Review: The Duncombe Arms, Ellastone
By GFC member Kath Cowlishaw
After the festive season, life had become a little dull so we decided to treat ourselves… and food is our guilty pleasure.
It was a cold and damp evening when we took the short drive into the country to the Duncombe Arms (shortlisted in the Great Food Club Awards 2015) on the Derbyshire/Staffordshire border, but it was worth it for the warm and friendly welcome we received. The bar was busy but not noisy and we were greeted by a gentleman, who we assumed to be the restaurant manager, who showed us into one of the dining rooms; the room would accommodate about 16 covers.
There was a large fireplace, the walls were deep red and there were lots of candles glowing, giving a warm and cosy atmosphere. Our waiter welcomed us, enquiring about our day, and provided us with the a la carte menu, specials board and wine list, then left us to make our choices. He asked if we would like water and offered the choice of bottled or tap. There was a good variety of wines on the list; unfortunately we were both driving so instead of a bottle we opted for a glass.
Whilst we were deciding, the waiter brought a fresh little loaf, already cut on a wooden serving board along with a pat of butter. The bread was warm and delicious with a hint of cheese.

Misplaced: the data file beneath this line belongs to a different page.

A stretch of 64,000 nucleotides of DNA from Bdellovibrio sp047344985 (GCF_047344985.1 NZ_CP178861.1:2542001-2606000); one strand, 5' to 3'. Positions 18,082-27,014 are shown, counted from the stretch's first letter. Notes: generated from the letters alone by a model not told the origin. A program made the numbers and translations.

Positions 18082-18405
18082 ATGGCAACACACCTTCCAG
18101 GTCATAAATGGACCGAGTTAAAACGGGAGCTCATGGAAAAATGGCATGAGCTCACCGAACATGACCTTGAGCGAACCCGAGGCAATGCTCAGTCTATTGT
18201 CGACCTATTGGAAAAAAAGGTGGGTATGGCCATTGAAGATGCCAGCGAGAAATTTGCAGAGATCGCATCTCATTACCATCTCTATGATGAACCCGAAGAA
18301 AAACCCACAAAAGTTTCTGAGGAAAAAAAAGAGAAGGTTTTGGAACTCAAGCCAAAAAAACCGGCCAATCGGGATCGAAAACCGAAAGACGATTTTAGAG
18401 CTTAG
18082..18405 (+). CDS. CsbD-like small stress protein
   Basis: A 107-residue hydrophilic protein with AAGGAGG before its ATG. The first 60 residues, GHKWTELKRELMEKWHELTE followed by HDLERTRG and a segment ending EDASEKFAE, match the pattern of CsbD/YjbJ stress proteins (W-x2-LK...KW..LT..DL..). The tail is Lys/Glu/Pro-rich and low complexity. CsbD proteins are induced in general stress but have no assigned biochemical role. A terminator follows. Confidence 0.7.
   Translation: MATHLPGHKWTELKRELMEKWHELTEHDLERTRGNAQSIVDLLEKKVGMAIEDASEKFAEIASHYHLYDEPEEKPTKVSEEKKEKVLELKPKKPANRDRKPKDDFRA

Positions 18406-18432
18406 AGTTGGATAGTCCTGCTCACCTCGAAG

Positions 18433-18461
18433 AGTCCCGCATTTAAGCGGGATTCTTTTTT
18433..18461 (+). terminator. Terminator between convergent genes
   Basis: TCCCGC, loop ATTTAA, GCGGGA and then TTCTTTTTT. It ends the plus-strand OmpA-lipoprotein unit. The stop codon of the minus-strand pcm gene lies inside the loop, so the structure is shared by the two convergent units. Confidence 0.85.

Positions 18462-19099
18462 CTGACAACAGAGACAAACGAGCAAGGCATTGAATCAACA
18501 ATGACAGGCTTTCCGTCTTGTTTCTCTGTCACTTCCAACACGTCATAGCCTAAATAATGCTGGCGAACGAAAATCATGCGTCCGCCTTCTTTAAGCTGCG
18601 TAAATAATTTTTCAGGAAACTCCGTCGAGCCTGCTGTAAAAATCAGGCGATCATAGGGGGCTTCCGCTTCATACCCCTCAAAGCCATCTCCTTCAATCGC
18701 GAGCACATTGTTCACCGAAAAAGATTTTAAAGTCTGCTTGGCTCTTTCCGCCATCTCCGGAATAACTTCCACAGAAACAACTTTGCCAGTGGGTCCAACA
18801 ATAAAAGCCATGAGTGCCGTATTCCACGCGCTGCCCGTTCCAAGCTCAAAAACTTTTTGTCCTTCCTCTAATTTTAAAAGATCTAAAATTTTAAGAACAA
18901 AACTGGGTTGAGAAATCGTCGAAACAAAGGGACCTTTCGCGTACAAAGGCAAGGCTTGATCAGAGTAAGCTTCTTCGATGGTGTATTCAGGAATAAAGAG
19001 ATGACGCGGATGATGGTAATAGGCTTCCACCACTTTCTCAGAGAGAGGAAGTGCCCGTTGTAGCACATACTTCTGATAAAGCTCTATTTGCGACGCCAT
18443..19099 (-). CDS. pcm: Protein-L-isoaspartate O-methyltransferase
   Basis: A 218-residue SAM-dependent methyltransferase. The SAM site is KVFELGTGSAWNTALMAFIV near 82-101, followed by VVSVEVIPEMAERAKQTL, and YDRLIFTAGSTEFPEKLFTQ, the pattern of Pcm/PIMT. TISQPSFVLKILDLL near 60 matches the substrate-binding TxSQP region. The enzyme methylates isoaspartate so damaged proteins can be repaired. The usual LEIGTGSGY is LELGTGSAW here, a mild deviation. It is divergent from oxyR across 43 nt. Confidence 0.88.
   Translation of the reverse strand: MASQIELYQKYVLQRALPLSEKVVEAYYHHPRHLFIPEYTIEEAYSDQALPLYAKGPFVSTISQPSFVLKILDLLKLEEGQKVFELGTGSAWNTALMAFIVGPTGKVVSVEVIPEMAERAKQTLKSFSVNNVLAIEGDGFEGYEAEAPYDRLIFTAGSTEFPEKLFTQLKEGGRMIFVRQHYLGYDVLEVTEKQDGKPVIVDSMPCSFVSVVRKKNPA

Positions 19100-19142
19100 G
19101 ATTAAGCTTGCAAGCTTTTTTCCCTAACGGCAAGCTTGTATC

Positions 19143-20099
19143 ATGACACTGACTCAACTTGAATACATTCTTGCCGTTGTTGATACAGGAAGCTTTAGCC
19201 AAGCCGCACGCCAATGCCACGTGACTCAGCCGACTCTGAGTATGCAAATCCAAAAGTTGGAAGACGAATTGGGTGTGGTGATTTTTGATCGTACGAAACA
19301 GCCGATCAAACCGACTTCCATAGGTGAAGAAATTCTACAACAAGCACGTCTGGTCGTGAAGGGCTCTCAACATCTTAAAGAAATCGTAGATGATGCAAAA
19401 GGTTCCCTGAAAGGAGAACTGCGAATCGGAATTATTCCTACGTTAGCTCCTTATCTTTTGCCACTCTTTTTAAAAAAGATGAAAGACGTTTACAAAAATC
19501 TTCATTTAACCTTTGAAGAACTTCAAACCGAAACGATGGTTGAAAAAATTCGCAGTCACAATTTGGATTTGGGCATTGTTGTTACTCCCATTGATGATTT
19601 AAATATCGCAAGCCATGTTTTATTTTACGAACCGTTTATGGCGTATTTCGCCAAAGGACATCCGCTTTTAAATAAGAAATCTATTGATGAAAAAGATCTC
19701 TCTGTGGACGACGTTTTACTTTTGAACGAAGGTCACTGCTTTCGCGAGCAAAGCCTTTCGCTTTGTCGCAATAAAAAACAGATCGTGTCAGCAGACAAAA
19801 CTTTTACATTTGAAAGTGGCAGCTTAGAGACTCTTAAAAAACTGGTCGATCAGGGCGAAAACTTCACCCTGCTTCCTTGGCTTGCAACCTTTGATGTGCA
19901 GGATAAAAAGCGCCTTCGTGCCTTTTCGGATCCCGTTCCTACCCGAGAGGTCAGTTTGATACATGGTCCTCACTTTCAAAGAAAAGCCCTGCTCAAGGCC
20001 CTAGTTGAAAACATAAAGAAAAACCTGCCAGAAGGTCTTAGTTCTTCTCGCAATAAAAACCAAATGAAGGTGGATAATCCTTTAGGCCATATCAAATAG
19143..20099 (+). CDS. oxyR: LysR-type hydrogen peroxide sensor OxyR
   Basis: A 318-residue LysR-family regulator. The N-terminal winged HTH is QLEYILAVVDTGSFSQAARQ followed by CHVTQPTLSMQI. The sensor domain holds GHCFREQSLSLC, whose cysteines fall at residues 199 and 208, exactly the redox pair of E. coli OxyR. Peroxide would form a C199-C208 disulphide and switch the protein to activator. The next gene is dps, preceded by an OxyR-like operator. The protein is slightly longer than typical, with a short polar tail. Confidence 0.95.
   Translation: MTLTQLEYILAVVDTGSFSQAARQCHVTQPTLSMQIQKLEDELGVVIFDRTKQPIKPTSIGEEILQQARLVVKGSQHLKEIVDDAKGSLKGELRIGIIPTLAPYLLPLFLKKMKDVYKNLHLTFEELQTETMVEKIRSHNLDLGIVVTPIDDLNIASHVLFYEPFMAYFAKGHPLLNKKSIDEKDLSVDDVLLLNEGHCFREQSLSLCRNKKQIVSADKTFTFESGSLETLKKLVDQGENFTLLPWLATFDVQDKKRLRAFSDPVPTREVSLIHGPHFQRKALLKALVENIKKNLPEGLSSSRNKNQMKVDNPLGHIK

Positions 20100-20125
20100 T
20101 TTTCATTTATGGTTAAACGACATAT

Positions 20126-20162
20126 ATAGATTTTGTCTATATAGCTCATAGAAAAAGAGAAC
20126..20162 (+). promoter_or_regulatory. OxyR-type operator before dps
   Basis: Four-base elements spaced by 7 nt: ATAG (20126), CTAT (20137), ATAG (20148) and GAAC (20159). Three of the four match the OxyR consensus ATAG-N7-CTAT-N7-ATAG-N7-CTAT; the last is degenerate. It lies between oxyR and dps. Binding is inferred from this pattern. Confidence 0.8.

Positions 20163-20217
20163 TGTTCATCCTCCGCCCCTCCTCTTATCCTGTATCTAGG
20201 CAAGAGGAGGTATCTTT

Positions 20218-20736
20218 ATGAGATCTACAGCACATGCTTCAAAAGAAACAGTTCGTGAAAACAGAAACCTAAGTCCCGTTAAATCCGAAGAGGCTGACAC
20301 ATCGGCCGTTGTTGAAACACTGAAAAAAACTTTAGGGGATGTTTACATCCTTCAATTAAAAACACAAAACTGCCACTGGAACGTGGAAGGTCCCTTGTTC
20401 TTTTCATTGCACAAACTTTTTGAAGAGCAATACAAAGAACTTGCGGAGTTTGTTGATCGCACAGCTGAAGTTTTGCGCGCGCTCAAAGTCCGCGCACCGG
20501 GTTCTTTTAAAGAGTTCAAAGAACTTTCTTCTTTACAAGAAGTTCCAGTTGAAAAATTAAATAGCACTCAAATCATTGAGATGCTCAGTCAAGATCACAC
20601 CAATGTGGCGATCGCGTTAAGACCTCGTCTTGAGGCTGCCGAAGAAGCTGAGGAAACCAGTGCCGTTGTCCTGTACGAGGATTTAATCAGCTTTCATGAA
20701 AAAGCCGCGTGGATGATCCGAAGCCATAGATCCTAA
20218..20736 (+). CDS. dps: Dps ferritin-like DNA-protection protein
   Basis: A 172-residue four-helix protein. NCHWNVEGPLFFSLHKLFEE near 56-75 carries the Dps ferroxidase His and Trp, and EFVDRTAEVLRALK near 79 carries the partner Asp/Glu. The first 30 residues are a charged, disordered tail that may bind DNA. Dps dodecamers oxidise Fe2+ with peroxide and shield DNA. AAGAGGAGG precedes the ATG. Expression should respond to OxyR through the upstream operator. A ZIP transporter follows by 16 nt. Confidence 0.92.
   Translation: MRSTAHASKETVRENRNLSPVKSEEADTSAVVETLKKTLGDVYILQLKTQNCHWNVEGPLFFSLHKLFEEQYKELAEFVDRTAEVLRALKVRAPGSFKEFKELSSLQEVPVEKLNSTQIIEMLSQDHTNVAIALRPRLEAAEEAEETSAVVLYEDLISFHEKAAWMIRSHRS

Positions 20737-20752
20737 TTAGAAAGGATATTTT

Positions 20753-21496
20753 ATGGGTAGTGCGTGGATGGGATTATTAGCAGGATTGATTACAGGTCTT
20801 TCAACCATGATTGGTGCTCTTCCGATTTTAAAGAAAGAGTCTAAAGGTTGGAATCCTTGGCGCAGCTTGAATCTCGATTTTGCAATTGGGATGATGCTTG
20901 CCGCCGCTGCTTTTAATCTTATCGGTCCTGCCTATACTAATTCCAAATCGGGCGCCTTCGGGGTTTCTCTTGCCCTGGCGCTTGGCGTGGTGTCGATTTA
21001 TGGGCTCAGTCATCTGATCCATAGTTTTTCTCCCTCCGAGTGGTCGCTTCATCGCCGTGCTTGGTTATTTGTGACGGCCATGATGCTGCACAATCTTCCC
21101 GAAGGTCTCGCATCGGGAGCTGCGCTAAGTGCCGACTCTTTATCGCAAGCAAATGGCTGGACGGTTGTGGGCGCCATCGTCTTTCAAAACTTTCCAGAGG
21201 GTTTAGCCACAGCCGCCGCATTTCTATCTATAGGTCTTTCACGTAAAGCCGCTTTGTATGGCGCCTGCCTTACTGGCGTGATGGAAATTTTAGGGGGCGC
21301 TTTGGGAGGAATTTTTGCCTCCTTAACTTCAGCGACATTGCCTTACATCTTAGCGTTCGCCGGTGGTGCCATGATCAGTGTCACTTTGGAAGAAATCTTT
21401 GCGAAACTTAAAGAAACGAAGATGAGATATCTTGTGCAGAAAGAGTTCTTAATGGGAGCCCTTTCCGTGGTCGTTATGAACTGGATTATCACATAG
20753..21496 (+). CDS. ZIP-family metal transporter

The starters ranged from £5 – £9 and mains from £12 – £20, with a selection of optional extras priced around £3. It’s worth noting that the pub caters for children on both the lunch and evening menus.
For our starters we chose devilled mackerel, compressed cucumber, cucumber ketchup and scorched gem. And twice-baked Welsh rarebit with tomato chutney. Both were attractively presented with tastes to match.
My friend’s main was pan-fried fillet of stone bass, Bombay potato terrine, curried cauliflower, sauteed onion puree, baby spinach, almond and grape. The bass was a fresh, thick, milky white fillet with a crispy skin and the accompaniments were very tasty too.
I opted for Jerusalem artichoke, salsify and Hen of the Woods mushroom risotto. It was the first time I had eaten Hen of the Woods mushrooms and they were delicious – I would certainly have them again. I would go as far as to say it was the nicest risotto I have ever eaten.
Our waiter was very helpful, answering our various questions and even popping into the kitchen to check with the chef.
Although we could easily have stopped eating at this point, we are suckers for a dessert or two! We opted for stout cake with malted milk ice cream, caramelised banana and hazelnut, and Duncombe Arms rhubarb and tonka bean trifle with ginger crumb. The stout cake was a moist, stout-flavoured chocolate cake that was rich but balanced by the malted milk ice cream. The trifle was my only disappointment, as although the flavours were good, the consistency was a little too solid for my liking. However, we were impressed that the waiter picked up on this and asked if there was a problem with my dessert. He said he would take my comments back to the chef. (For anyone who would like to know, as we did, the tonka bean is a vanilla flavour substitute sometimes used in desserts).
We were offered coffee but couldn’t squeeze any more in! All in all we had a very enjoyable evening and we would recommend the Duncombe Arms and will certainly be returning soon.
By Kath Cowlishaw and Kay Frost